Myths About Hearing Aids

Myths about Hearing Aids

In Hearing Loss by Dr. Robert Hooper Au.D.

It’s estimated that one in eight people in the United States (13 percent, or 30 million) aged 12 years or older have hearing loss in both ears. 28 million could benefit from hearing aids, however of those who could benefit from treatment only 20 percent ever do. Part of what keeps people from addressing their hearing loss is a lack of understanding around this very serious condition. Here are some common misconceptions around hearing aids we need to cast aside so we can receive the treatment we so dearly need.


My hearing loss cannot be helped.

Nearly 90% of all cases of hearing loss are sensorineural, in which cell damage in the inner ear inhibits the delivery of sound to the brain. While sensorineural hearing loss is irreversible it can be treated effectively using hearing aids. Digital hearing aids can be programmed based on the results of a hearing exam to amplify only the sounds you struggle with while allowing your remaining hearing to be heard organically. This creates a comprehensive and natural way of hearing with hearing aids to allow you to carry on a conversation with friends, family, and co-workers and stay active for years to come.

Hearing aids will make me look “old” and “handicapped.”

Untreated hearing loss can cause people to seem confused, uninterested, and withdrawn. Active people find that they choose to stay at home, and this quickly can lead to feelings of chronic depression, anxiety, and loneliness. While you most likely will find it more empowering to let people know you have a hearing loss, for those who are not ready to disclose, many styles of hearing aids are discrete enough to amplify sound from within your ear canal. The truth is that nothing will make you seem older than struggling to hear. It has often been said that “a hearing loss is more obvious than a hearing aid.”  

Hearing aids will make everything too loud.

Digital hearing aids don’t amplify every sound you hear but only the tones which you struggle with. The majority of people struggle with high-frequency sounds, while others have issues with lower tones. With digital signal processing, hearing instruments can be tailored to meet your individual needs better than ever before. Multiple frequency bands/channels allow a more precise fitting to your audiogram.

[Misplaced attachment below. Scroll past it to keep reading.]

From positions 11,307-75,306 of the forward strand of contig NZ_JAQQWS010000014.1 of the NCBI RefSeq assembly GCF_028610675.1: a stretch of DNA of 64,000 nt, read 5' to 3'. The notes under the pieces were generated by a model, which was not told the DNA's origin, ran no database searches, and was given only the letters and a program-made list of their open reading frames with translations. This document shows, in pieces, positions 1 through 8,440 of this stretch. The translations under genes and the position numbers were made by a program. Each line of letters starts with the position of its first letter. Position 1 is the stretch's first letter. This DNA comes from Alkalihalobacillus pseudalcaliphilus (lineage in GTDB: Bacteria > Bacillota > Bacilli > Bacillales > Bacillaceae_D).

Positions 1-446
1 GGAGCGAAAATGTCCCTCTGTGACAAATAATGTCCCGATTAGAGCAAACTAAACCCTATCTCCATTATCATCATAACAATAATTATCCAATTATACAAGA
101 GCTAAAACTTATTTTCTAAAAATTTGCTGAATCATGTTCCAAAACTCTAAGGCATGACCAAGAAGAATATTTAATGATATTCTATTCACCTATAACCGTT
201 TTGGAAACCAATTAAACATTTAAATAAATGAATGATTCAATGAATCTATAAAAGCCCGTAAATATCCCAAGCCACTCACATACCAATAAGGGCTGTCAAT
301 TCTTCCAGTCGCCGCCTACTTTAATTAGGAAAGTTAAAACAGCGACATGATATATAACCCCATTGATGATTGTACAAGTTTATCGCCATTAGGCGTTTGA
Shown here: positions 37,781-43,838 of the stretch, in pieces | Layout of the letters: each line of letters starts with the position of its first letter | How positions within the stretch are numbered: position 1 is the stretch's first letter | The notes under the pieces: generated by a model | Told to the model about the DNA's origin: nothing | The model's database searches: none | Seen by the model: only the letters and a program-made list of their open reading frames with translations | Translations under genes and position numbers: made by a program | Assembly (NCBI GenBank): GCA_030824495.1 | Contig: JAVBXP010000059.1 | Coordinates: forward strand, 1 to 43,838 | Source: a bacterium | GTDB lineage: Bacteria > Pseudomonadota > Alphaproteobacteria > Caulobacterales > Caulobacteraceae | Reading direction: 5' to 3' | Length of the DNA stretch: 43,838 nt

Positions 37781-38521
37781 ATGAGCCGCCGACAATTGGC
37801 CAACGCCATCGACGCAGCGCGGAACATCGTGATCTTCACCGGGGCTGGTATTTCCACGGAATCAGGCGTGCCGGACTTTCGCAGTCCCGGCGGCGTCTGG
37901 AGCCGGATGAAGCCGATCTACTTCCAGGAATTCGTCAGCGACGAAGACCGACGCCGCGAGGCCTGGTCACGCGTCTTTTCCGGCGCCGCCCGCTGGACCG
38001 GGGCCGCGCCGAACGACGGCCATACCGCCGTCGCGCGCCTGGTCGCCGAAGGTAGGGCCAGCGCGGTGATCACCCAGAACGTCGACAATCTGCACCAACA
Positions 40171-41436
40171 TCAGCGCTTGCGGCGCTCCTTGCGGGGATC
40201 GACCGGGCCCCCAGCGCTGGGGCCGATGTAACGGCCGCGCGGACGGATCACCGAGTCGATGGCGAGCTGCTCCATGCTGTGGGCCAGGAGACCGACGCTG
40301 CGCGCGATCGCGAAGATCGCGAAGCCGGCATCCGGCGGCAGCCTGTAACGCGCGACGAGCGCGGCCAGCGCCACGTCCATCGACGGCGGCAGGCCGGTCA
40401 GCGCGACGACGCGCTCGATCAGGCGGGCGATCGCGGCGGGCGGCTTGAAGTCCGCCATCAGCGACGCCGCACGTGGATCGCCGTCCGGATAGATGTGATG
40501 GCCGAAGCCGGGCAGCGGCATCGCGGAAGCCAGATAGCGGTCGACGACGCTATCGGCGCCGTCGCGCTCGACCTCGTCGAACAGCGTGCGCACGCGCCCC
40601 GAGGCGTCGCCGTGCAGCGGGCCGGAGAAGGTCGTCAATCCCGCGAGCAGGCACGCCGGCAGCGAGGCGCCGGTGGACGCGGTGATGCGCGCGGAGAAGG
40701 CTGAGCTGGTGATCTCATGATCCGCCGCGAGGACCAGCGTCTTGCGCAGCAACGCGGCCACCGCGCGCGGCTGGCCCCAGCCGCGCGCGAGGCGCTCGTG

My hearing loss is not bad enough for hearing aids.

The sooner you diagnose a hearing loss and treat it the better. Many go for years with hearing loss before even realizing they have an issue. This however does not mean that they are free from the social, emotional, and cognitive risks of hearing loss. Even mild hearing impairments can cause cognitive decline and social issues.  

Hearing aids are too expensive.

A dynamic set of digital hearing aids are an investment that is unfortunately rarely covered by most insurance providers. While there is a trend towards insurance companies changing these archaic practices, don’t wait around for yours to cover hearing aids. Untreated hearing loss can have a big impact on earnings and performance in the workplace. The Better Hearing Institute reports that on average people with untreated hearing loss earn $30,000 less annually than contemporaries with normal or treated hearing. Other studies have found that the risk of unemployment is increased as well with unaddressed hearing loss. When you weigh this cost against the risks, it makes complete financial sense to invest in hearing aids. It’s an investment that will allow you to prosper and earn, for years to come.

Poor hearing is normal at my age.

Hearing loss often increases with age (presbycusis). Currently, it’s estimated that 30% of people over 65 have hearing loss and this number quickly jumps over the next decade to 50% of those 75 or older. Just because hearing loss is common does not mean it’s untreatable. You still have a lot of life to live even as we advance in years. To make sure we get the most out of our life it’s essential to address any hearing loss that may be impeding your ability to live your life to its fullest potential.  To find out more about how hearing aids can help you, contact us for a hearing exam today.